Sheffield scientists have created a cream which could mark a turning point in the fight against superbugs.
The cream, which causes bacteria to slide off the skin, could be ready for clinical trials in three years.
Bacteria invading a wound or bed sore attach themselves to the skin by hijacking sticky patches on human cells.
The Sheffield scientists found that proteins called tetraspanins made the patches much less sticky, allowing the bugs to be harmlessly washed away.
Dr Pete Monk, from the University of Sheffield's Department of Infection, Immunity and Cardiovascular Science, said: "This development is a huge breakthrough in the fight against antibiotic-resistance
"Skin infections, such as bed-sores and ulcers, can be incredibly troubling for patients who may already be dealing with debilitating conditions. They are also a significant problem for modern healthcare.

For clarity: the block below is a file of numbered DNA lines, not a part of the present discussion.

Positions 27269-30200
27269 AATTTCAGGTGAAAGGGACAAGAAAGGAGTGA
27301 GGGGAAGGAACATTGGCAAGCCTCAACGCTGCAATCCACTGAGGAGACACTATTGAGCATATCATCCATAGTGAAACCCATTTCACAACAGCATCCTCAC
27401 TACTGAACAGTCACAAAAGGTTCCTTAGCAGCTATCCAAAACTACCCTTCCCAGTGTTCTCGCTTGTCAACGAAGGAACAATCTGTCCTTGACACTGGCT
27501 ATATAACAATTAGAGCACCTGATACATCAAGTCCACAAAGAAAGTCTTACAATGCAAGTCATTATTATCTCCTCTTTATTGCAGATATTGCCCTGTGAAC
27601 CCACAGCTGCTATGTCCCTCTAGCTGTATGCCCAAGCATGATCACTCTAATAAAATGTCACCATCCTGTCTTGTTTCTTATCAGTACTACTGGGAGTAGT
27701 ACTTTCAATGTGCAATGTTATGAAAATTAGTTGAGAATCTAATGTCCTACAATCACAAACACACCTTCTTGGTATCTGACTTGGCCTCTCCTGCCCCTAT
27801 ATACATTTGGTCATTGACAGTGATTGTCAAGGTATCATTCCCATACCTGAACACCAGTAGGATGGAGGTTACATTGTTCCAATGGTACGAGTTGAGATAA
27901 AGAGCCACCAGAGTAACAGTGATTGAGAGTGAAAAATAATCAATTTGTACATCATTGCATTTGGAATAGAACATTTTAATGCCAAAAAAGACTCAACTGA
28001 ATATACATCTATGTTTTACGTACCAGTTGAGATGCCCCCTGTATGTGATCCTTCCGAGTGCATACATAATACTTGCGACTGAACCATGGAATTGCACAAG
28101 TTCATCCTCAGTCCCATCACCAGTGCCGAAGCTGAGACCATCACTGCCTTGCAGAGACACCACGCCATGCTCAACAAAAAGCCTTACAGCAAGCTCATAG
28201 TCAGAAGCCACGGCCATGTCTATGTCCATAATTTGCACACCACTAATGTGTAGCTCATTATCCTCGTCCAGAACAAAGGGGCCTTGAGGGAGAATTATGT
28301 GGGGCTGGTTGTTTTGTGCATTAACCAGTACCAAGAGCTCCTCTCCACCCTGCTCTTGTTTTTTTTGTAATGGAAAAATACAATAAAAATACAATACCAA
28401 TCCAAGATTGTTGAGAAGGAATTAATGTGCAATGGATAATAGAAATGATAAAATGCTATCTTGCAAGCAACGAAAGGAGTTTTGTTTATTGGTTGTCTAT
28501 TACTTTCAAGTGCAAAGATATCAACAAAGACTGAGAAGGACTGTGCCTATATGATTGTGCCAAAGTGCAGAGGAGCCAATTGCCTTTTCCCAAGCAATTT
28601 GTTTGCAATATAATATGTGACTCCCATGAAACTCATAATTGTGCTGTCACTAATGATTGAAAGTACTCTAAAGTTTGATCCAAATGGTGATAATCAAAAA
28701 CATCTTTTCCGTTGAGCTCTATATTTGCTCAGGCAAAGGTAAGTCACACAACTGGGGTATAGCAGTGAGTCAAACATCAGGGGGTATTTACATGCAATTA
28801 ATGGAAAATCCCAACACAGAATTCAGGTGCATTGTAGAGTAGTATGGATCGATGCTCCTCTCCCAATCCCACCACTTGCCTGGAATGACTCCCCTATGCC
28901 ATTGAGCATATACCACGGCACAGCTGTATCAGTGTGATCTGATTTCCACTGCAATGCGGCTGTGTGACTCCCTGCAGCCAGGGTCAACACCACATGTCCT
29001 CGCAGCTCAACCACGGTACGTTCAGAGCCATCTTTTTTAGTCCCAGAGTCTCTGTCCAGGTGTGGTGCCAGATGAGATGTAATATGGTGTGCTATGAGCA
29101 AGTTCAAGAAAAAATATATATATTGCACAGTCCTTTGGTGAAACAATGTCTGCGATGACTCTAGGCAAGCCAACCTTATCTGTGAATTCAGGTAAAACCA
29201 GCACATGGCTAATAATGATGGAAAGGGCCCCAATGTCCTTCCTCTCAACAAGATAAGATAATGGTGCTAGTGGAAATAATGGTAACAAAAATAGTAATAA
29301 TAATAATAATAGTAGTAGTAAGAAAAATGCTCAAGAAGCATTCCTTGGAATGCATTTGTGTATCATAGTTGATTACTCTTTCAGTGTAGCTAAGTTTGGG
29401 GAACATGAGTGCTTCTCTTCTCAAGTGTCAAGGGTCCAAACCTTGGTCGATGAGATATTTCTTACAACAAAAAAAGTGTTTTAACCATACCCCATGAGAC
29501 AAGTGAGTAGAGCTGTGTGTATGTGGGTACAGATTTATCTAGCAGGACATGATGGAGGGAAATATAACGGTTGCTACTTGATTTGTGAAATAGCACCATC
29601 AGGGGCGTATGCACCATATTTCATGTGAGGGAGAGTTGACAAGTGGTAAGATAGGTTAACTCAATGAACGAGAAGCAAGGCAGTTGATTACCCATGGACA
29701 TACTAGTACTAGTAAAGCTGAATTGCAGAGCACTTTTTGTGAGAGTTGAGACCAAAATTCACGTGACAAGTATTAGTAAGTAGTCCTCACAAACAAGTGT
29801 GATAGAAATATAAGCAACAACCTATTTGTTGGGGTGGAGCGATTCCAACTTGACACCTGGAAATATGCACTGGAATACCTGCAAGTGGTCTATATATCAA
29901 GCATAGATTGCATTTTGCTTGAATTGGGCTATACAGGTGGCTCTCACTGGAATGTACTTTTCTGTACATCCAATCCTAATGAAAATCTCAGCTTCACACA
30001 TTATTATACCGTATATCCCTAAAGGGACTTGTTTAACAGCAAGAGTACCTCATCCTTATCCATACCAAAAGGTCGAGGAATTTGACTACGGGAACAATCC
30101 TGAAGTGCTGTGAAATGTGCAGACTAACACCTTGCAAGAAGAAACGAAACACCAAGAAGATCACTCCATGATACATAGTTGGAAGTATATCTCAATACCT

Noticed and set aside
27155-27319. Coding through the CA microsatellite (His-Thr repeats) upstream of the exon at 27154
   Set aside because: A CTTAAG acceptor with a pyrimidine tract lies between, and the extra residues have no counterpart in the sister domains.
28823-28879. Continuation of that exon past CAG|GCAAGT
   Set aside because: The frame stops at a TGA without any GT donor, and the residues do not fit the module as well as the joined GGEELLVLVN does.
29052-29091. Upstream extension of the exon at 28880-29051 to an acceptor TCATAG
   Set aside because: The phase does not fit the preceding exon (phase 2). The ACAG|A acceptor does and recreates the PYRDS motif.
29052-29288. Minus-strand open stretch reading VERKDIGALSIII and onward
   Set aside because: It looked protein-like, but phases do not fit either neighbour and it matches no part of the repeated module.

"We hope that this new therapy can be used to help relieve the burden of skin infections on both patients and health services while also providing a new insight into how we might defeat the threat of antimicrobial drug resistance.
"The therapy could be administered to patients using a gel or cream and could work well as a dressing. We're hoping it can reach clinical trials stage in the next three to five years."
The scientists hope to develop new anti-bacterial dressings derived from tetraspanin proteins that will make it easier to keep wounds sterile and promote more rapid healing.
The research has been funded by the charity Age UK.